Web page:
• Jesus Shall Reign Where’er The Sun (I. Watts, 1719)
  • Jesus, The Very Thought Of Thee (Bernard of Clairvaux, 12th; tr. E. Caswall)
  • Just As I Am, Without One Plea (C. Elliott, 1836)
  • Love Divine, All Loves Excelling (C. Wesley, 1747)
  • Now Thank We All Our God (M. Rinkart, 1636; tr. C. Winkworth)
  • O, For A Thousand Tongues To Sing (C. Wesley, 1739)
  • O God, Our Help In Ages Past (I. Watts, 1719)
  • O Sacred Head, Now Wounded (Bernard of Clairvaux, 12th; tr. Gerhardt & J. W. Alexander)
  • O, Worship The King All Glorious Above (R. Grant, 1833)
  • Savior, Like A Shepherd Lead Us (D. Thrupp, 1836)
  • The Day Of Resurrection (John of Damascus, ca. 750; tr. J. M. Neale)
  • The Church’s One Foundation Is Jesus Christ, Her Lord (S. Stone, 1866)
  • There’s A Wideness In God’s Mercy (F. Faber, 1854)
  • When I Survey The Wondrous Cross (I. Watts, 1707)

What’s that you say? Where’s Amazing Grace? And what about Great is Thy Faithfulness? Keep in mind that one of Coote’s major requirements included that the hymn had to be widely popular across all denominations from the late-1880’s on…and sadly, some of your favorite hymns (and mine) just didn’t make the cut! So to appease some of you who are already angry at the list, I plan to include three of my personal favorites at the end of our blog series, just to make the list round up to thirty!

So…stick around. Join us next time as we begin our trek through these hymn classics. Who knows, before it’s done, you and I just might have a better understanding why numerous generations who’ve gone before us have insisted that we sing this hymn or that one before we close up the songbooks for another day.

My prayer: Thank You, Jesus, for the hymns of old that have been recorded for me so that I might share in the songs that previous generations have sung. May I continue to always sing a new song to You, while always holding to the beautiful truths that have always been there in ages past. I lift my voice in adoration. For Your name’s sake. Amen.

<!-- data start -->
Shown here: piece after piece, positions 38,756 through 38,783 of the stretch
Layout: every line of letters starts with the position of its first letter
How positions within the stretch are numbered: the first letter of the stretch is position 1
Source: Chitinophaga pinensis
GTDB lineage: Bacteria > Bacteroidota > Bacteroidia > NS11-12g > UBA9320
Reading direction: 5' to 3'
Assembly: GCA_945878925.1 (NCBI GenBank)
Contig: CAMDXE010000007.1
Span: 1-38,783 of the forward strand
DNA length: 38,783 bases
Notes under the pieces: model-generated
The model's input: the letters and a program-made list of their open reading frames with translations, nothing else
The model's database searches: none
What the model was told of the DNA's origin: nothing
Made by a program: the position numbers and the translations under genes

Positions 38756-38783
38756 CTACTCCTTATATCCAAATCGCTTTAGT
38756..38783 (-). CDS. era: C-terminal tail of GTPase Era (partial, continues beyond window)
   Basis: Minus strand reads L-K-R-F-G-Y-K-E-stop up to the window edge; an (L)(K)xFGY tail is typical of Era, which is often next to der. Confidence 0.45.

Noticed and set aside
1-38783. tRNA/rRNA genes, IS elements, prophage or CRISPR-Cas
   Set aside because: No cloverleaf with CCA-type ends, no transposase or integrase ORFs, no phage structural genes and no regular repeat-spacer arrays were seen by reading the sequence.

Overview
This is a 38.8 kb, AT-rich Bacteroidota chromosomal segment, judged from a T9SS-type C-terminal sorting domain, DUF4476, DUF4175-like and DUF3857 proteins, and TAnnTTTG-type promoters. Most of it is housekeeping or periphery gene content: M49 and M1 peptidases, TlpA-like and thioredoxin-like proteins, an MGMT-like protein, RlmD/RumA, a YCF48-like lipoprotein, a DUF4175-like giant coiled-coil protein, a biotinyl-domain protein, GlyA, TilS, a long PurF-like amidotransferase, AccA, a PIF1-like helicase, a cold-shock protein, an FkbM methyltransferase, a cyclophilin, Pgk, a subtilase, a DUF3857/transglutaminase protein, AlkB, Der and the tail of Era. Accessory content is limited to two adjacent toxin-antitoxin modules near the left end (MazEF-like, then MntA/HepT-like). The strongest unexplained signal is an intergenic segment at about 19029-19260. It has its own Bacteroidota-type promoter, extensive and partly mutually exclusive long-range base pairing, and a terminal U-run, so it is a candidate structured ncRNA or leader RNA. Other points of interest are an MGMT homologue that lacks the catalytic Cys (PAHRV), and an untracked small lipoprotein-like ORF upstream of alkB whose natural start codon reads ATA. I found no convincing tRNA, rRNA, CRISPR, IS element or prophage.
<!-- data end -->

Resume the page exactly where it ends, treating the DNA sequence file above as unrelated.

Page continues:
My questions to ponder: So which of these 27 hymns bring back memories of past glories in my life? Are there times when one of these hymns has touched my soul deeply and I found my heart being strangely warmed?

So what is God speaking to you today as we ponder together 30 Great Hymns of Faith?

Our list of 27 hymns comes from Robert T. Coote, The Hymns That Keep on Going: The 27 Worship Songs That Have Made The Hymnal Cut Time And Again. Christianity Today, March 2011, vol. 55, no. 3, p 32.

Robert Coote surveyed 4,905 hymns that were included in 28 different hymnals (1878-2006) from the following mainline Protestant denominations: Anglican (4 editions, earliest 1892), Baptist (4 editions, earliest 1883), Congregational (5 editions, earliest 1897), Lutheran (5 editions, earliest 1899), Methodist (5 editions, earliest 1878), and Presbyterian (5 editions, earliest 1885). Hymns chosen for Coote’s list had to be written by 1878 and could not be Christmas carols, simple choruses, or ‘service’ music (i.e. the Doxology, etc).

Only 13 hymns (of 4,905) appeared in all 28 hymnals. (9 appeared in 27 out of 28, while 5 appeared in 26 of 28). Summary: Only a total of 27 hymns (out of 4,905 hymns published in 28 major hymnals from 1878 to the present) met Coote’s high standard for on-going popularity.

Between now and Easter 2016, we will be sharing with you this blog series we call Thirty Great Hymns of Faith. In order to keep all 34 blog sessions organized, we suggest you bookmark our Thirty Great Hymns of Faith home page for ease of use. ENJOY!

If you like what you’re reading, might we suggest you share this page with others! Click here to go on to the next blog in our series.